Corallina officinalis

Corallina officinalis is a calcareous red seaweed which grows in the lower and mid-littoral zones on rocky shores.

It is primarily found growing around the rims of tide pools, but can be found in shallow crevices anywhere on the rocky shore that are regularly refreshed with sea water. It predominantly grows on the lower shore, especially where fucoid algae are absent, but is also found further up shore on exposed coasts.

It forms calcium carbonate deposits within its cells which serve to strengthen the thallus. These white deposits cause the seaweed to appear pink in colour, with white patches where the calcium carbonate is particularly concentrated, such as at the growing tips. The calcium carbonate makes it unpalatable to most rocky shore grazers.

Corallina officinalis
Corallina officinalis Florenski
Scientific classification
(unranked): Archaeplastida
Division: Rhodophyta
Class: Florideophyceae
Order: Corallinales
Family: Corallinaceae
Genus: Corallina
Species:
C. officinalis
Binomial name
Corallina officinalis

Description

Corallina officinalis Helgoland
Corallina officinalis L., herbarium sheet. Collected in Heligoland, Germany

The thallus of C. officinalus is firmly attached generally to rock and grows in tufts to a length of 120mm. It has articulated pinnate branching with successive opposite lateral branches.[2] Each frond consists of cylindrical calcified stipes which show segments each a little longer than broad, rising from a crustose base like a string of beads becoming larger and more wedge-shaped higher up the stipe.[3][4]In colour the fronds are pinkish, it may bleach to white when exposed to sunlight.[5]

Reproduction

The sexes exist on separate plants and appear as small chalky nodules.[5]

Ecology

Corallina grows on rocks in rock pools[6] and occasionally on shells or other algae, at mid-littoral to 33m deep, it provides a habitat for many small animals which feed on the microorganisms dwelling in its dense tufts.[4]

Distribution

C. officinalis is common, to be found on solid rock around Great Britain, Ireland and Isle of Man.[5] Also recorded from the North Atlantic coast, from northern Norway to Morocco, and intermittently from Greenland to Argentina. Corallina is also found in USA, Argentina[4] and elsewhere including some parts of Japan, China, Australia and New Zealand. In New Zealand this species is found on the intertidal zone of the coasts of the Kermadec Islands, the North, South, Chatham and Stewart Islands as well as the Antipodes and Auckland Islands.[7]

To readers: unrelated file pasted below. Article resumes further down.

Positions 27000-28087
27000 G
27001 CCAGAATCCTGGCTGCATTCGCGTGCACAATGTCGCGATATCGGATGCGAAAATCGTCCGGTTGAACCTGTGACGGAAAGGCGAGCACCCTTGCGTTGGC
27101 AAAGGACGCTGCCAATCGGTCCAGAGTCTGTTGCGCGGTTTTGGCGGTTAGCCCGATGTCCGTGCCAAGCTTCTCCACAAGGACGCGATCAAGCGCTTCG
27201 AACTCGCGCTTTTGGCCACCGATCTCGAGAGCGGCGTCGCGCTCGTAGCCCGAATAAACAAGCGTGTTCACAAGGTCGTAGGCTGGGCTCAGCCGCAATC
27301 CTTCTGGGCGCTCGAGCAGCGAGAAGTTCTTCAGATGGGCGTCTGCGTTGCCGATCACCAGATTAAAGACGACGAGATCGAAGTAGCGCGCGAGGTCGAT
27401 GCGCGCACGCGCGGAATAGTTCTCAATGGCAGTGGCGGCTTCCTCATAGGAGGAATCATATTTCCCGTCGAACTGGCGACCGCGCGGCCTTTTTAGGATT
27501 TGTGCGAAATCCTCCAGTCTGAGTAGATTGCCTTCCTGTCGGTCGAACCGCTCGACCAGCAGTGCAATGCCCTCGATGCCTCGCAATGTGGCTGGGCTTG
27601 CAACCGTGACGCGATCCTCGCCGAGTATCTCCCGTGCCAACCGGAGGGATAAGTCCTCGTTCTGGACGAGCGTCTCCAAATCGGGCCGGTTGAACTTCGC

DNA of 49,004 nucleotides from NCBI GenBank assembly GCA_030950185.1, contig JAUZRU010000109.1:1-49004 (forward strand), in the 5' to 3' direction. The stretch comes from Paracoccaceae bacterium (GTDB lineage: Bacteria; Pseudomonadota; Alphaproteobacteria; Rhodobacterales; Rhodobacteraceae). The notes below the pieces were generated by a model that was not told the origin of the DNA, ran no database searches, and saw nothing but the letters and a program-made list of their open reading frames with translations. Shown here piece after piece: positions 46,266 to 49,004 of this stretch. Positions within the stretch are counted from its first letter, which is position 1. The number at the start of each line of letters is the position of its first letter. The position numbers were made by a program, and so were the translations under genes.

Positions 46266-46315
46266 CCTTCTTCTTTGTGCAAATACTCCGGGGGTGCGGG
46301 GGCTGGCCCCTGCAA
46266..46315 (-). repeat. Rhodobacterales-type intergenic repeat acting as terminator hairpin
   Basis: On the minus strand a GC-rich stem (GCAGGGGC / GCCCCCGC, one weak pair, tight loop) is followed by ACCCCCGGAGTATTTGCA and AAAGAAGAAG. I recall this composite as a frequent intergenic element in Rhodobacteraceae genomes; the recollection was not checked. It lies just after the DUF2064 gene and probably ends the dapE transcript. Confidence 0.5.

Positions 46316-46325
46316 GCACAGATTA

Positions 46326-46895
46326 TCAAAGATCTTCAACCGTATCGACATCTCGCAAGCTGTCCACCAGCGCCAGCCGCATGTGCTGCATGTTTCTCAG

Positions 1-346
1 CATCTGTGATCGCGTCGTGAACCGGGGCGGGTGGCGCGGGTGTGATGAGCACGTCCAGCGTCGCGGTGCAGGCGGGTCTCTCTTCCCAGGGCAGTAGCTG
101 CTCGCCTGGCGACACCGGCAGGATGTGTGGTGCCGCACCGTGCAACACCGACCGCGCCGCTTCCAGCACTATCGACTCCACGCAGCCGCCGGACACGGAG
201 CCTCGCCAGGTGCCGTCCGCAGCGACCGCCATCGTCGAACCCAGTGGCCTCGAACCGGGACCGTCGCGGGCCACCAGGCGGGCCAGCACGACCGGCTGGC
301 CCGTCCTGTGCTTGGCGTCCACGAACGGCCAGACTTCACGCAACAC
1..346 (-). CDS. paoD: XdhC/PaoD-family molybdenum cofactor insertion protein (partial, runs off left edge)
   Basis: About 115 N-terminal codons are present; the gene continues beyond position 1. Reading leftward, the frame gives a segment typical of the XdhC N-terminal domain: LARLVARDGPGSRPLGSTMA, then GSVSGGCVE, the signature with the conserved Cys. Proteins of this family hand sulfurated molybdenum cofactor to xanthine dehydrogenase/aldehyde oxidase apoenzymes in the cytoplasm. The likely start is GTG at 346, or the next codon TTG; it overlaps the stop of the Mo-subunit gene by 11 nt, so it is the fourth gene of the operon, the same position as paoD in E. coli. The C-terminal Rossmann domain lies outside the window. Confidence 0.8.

References

  1. ^ World Register of Marine Species
  2. ^ Newton, L. 1931. A Handbook of the British Seaweeds. British Museum (Nat. Hist.) London
  3. ^ Dickinson, C.I. 1963. British Seaweeds The Kew Series. Eyre & Spottiswoode.
  4. ^ a b c Irvine, L.M. & Chamberlain, Y.M. 1994. Seaweeds of the British Isles. Vol. 1 Rhodophyta. Part 2B. Corallinales, Hildenbrandiales. HMSO.ISBN 0 11 310016 7
  5. ^ a b c Bunker, F.StP.D., Maggs, C.A., Brodie, J.A. and Bunker, A.R. 2017 Seaweeds of Britain and Ireland. Second Edition. Wild Nature Press, Plymouth, UK.ISBN 9780995567337
  6. ^ Lewis, J.R. 1964. The Ecology of Rocky Shores. The English Universities Press Ltd, London
  7. ^ Nelson, W. A. (2013). New Zealand seaweeds : an illustrated guide. Wellington, New Zealand: Te Papa Press. p. 150. ISBN 9780987668813. OCLC 841897290.

External links

Aire Point to Carrick Du SSSI

Aire Point to Carrick Du SSSI is a Site of Special Scientific Interest on the Penwith Peninsula, Cornwall, England. It is 5.98 square kilometres in extent, stretching from grid reference SW360279 to grid reference SW513410. The site is designated both for its biological and its geological interest.The site includes a Nature Conservation Review site and eight Geological Conservation Review sites. The whole of the site is included in the Cornwall Area of Outstanding Natural Beauty and is within the Penwith Heritage Coast. Part of the site is within the West Penwith Environmentally Sensitive Area and some of the coast is owned and managed by the National Trust. The South West Coast Path, which follows the coast of south-west England from Somerset to Dorset passes through the SSSI.

Bone grafting

Bone grafting is a surgical procedure that replaces missing bone in order to repair bone fractures that are extremely complex, pose a significant health risk to the patient, or fail to heal properly. Some kind of small or acute fractures can be cured but the risk is greater for large fractures like compound fractures.

Bone generally has the ability to regenerate completely but requires a very small fracture space or some sort of scaffold to do so. Bone grafts may be autologous (bone harvested from the patient’s own body, often from the iliac crest), allograft (cadaveric bone usually obtained from a bone bank), or synthetic (often made of hydroxyapatite or other naturally occurring and biocompatible substances) with similar mechanical properties to bone. Most bone grafts are expected to be reabsorbed and replaced as the natural bone heals over a few months’ time.